Last week I posted on the Spirituality of Bees, but after my experience yesterday I am more inclined to “shift the focus”. I went to check on my bees supplies of honey, but for some reason they were particularly defensive. I don’t want to give the wrong impression, many times I have followed beekeeper Corwin Bell’s approach and engaged the bees with no real protection, and had no stings. Bees are generally peaceful, but… This time, I was all covered up, and still it was bad, I think it was because I broke a comb in the process. Anyway, I got stung many times. In one sense this is a true mark of spirituality, its not all honey, but also the sting of the cross.
Let me mention then someone who really does know what he is doing, Marty Hardison. Here are some of his pictures. Not only is Marty an expert beekeeper but he teaches beekeeping in developing countries to improve the standard of living and increase their income with honey sales. Marty has helped me greatly with my hive and also has assisted the nuns at Walburga Abbey in northern Colorado. Below his own bio:
Marty was born in Fresno, California, in 1946. His first encounter with bees was in the summer of 1963. At that time a commercial beekeeper and friend of the family asked for his help in loading up several hundred hives for transport out of California. The problem the Commercial beekeeper was aiming at avoiding was frequent pesticide kills of his bees. His solution was to move to South Dakota.
Marty didn’t begin keeping bees until 14 years later when he was living in Houston. There he acquired two of the meanest colonies in Texas for Free! Marty moved to New Mexico in 1978. He is married to Dawn and has two grown children. In 1997 he and his wife moved to Denver where they now reside.
Marty began beekeeping using Langstroth hives exclusively. In 1980 he tried a topbar hive. For the next ten years he experimented with top bar beekeeping and shared his evolving system with students and local acquaintances. He sponsored the formation of a local beekeeper’s association which successfully quarantined the area against mites for 10 years. One of his prime goals was to end up with a beekeeping method suitable for a development project in Haiti. In 1991 that goal was realized when Marty traveled to Fon-de-Blanc, Haiti, under the auspices of the Haiti Christian Development Fund and set up a topbar beekeeping project.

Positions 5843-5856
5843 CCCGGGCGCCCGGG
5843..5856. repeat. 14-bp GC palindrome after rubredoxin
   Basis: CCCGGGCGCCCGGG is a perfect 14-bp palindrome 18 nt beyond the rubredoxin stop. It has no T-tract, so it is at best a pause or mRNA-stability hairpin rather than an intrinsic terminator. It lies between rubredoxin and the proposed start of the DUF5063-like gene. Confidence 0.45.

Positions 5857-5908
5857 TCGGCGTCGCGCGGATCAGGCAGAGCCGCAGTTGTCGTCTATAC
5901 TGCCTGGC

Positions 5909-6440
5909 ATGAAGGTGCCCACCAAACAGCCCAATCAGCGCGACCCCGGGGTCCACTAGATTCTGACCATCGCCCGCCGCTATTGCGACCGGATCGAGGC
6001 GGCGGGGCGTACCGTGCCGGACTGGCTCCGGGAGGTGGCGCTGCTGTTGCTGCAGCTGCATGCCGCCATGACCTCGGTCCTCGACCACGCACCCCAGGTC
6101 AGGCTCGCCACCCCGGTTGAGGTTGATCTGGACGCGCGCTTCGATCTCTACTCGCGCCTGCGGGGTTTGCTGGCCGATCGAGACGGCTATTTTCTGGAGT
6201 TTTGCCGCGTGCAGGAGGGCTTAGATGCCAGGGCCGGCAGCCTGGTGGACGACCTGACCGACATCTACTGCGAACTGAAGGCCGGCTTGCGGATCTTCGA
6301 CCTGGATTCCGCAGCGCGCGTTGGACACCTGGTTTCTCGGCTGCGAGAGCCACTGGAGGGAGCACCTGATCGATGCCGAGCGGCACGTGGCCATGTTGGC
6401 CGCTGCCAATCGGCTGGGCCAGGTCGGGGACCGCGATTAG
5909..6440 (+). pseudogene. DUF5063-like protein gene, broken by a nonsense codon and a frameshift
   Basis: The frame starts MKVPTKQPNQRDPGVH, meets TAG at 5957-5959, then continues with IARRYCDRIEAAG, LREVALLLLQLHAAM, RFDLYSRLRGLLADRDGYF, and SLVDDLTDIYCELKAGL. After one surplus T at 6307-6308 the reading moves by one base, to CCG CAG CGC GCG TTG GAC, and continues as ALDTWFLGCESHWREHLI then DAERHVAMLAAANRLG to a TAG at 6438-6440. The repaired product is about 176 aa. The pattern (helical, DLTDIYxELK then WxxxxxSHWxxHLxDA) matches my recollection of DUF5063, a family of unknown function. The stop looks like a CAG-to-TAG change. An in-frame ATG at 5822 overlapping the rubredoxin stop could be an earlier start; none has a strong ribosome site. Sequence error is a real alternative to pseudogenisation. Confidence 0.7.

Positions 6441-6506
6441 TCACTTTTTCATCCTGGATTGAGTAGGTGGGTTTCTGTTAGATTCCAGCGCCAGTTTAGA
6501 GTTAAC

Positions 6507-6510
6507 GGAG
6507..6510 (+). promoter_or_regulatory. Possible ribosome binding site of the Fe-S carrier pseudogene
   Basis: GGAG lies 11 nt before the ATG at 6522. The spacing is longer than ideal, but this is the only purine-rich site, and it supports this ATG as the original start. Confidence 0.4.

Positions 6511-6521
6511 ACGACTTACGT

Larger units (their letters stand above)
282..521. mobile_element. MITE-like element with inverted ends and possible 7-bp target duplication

From 1990 through 1997 Marty taught topbar beekeeping in various settings: Ghost Ranch, Flowering Tree Permaculture Institute, Earthworks Institute, and at various individuals homes. He has talked to groups about topbar beekeeping at the University of New Mexico, Santa Fe Community College, Capitol Beekeepers in Austin, and at the New Mexico Beekeeper’s Association. For the 1995 and 1996 season he was employed by a commercial queen rearing company on St. Simons Island off the coast of Georgia.
In 1999 and again in 2000 Marty participated in a beekeeping development project in Mozambique, Africa. The aim was to introduce topbar beekeeping to rural farmers. The project was sponsored by ACDI/VOCA a development NGO. Credit for sustaining the project for a full 5 years must go to Nicky Benn, the director of the Mozambique branch of ACDI/VOCA. Without a sustained presence the project would have had little value. Marty was involved in another ACDI/VOCA project in 2001. At that time he traveled to the city of Osh in Kyrgyzstan where he taught beekeeping at the Bashat Women’s center. In 2007 he traveled to Azerbaijan to assist a remarkable beekeeper named Bedreddin Hesretov in the development of a commercial queen rearing project. In 2010 he spent two weeks in Egypt doing beekeeping consultation with high school agriculture teachers. His most recent project involved a trip to Zambia during June of this year. The aim of the project was the economic development of the rural northwest area of Zambia. The goal is to provide a fair market for the honey that is already being produced there and to make available improved beekeeping tools.
Presently he is building up his hive count in preparation for retiring from his full time employment next year. He will focus his personal beekeeping out at Berry Patch Farms in Brighton and continue to mentor his three grandsons in the development of their honey production and sales. Beyond that his hope is to find beekeeping opportunities in the global Catholic community.